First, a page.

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Social Services report: Money goes into community

By Rebecca Rider
rebecca.rider@salisburypost.com

SALISBURY — If there’s one thing Donna Fayko, director of the Rowan County Department of Social Services (DSS), wants people to take away from the past year is the many ways in which their tax dollars have helped those in their community.

“The people of Rowan County are proud and hard working, and they take a lot of pride in their community,” she said.

There’s often a perception that those who seek services from DSS — particularly those seeking Work First benefits (previously welfare) — are lazy, unwilling to get a job or illegal immigrants. But Fayko said that’s a false perception.

“That’s simply not the case here in Rowan County,” she said.

The majority of families receiving Work First benefits in the 2016 fiscal year in Rowan County were actually grandparents who had guardianship of their grandchildren. And at $554,609 spent in 2015-16, Work First makes up only a small portion of DSS’s $240 million budget. Recipients received an average monthly payment of $174.

According to its annual report, approximately 54,514 Rowan County residents received Medicaid, food and nutrition or Work First benefits in the 2016 fiscal year. However, some of that number may have been eligible for more than one service.

In 2015-16, the largest expenditures in Rowan County were on Medicaid and food and nutrition benefits, according to DSS’s annual report. Rowan County citizens received $182.3 million in Medicaid and $35.6 million in food in nutrition in the 2016 fiscal year.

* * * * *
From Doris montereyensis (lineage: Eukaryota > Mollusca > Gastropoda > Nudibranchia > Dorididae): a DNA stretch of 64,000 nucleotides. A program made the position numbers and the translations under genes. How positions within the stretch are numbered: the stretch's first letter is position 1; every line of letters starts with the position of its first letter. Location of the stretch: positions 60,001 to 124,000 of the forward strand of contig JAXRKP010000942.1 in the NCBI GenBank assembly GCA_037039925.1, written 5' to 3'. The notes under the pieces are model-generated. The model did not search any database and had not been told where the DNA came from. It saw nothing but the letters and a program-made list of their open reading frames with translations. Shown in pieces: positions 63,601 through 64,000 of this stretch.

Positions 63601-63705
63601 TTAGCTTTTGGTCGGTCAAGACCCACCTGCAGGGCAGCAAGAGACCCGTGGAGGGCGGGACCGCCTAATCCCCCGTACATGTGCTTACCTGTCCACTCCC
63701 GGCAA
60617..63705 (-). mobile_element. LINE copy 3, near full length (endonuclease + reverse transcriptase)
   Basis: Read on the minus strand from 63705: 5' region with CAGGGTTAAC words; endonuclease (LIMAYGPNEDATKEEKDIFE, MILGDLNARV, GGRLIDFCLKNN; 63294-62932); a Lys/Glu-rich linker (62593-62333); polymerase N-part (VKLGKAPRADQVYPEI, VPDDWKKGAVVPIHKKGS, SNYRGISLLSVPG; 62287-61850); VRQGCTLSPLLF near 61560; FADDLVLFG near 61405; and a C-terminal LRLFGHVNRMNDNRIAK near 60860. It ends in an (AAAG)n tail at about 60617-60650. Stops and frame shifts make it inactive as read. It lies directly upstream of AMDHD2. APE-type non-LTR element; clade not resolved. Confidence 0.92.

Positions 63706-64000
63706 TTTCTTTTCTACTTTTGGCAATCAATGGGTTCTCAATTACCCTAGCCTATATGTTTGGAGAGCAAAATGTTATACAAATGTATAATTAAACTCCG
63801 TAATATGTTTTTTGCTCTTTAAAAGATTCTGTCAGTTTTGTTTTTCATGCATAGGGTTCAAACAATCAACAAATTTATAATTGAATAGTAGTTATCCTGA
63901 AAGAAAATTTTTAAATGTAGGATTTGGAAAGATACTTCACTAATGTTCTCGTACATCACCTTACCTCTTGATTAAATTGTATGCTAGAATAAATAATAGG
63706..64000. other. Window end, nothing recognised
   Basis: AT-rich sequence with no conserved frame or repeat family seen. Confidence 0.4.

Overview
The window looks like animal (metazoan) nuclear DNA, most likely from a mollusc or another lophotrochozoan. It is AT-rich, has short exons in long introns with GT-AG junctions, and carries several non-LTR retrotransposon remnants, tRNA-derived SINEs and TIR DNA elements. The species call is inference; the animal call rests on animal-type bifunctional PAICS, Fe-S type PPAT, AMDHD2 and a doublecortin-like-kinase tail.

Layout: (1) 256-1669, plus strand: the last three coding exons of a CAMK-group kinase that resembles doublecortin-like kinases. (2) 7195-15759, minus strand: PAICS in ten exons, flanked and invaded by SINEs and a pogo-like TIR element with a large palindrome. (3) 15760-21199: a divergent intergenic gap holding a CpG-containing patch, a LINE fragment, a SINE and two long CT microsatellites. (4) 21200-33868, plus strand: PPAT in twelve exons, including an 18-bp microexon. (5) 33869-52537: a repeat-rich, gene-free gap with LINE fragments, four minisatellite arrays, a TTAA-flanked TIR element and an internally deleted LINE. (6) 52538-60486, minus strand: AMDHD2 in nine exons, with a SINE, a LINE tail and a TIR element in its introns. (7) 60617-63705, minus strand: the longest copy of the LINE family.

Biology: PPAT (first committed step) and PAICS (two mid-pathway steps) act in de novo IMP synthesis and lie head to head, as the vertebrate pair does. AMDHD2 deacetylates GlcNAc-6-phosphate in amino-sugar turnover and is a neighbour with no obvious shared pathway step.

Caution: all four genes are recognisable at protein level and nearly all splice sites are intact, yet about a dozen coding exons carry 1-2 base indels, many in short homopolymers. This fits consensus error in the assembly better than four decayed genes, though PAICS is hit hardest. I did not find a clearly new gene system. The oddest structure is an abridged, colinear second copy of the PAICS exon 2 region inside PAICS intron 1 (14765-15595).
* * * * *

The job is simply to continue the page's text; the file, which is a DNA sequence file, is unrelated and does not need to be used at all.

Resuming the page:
But Fayko said something people don’t realize is that the money doesn’t then vanish, or leave the county.

“The money that goes out to our citizens then comes back to positively benefit our community,” she said.

When people receive Medicaid, the majority will use services within Rowan County. When people receive food and nutrition, most of those benefits will be spent at local grocery stores.

“Their tax dollars are serving their community members,” Fayko said.

DSS estimated that approximately $240.1 million in services made its way back into the local economy in the 2016 fiscal year.

This year, DSS saw an increase in those needing food and nutrition services, with an average of 24,854 recipients in 2015-16, compared to 23,345 in 2014-15. Fayko said DSS often sees increases when people move into Rowan County, or if there are any large job losses such as the Freightliner cuts that occurred in early 2016.

“Anytime there’s a layoff, it impacts,” she said.

An average of 11,951 households received food and nutrition services, according to the report, and DSS saw an average of 805 new applications each month.

Approximately 29,358 Rowan County residents were authorized for Medicaid per month in 2015-16. The bulk of Medicaid assistance, $76.6 million, was provided to those categorized as disabled or blind. Families and children were the next most common group to benefit, receiving $63.1 million in aid.

DSS was also able to collect $52,957 from its One Church, One Child outreach — a network of nearly 65 congregations countywide. The money is used to provide beds, clothing and other items for children in need of protective services. The funds also go to purchasing needed household items so that children will be able to stay in their homes and have their needs met.

“And I think that’s something to be proud of,” Fayko said.

Additionally DSS:

  • Collected $10.8 million in child support.
  • Provided $3.9 million in child day care subsidies.
  • Gave $2.8 million in foster care and adoption assistance.
  • Provided $1.6 million in special assistance for adult care homes.
  • Provided $1.1 million for energy and crisis assistance.
  • Saw an increase in children leaving foster care custody and a decrease of children entering. Approximately 78 children left foster care in Rowan County in 2015-16, while only 59 entered it.
  • DSS received 2,587 reports of abuse, neglect or dependency and accepted 1,808 reports for assessment.

Contact reporter Rebecca Rider at 704-797-4264. 

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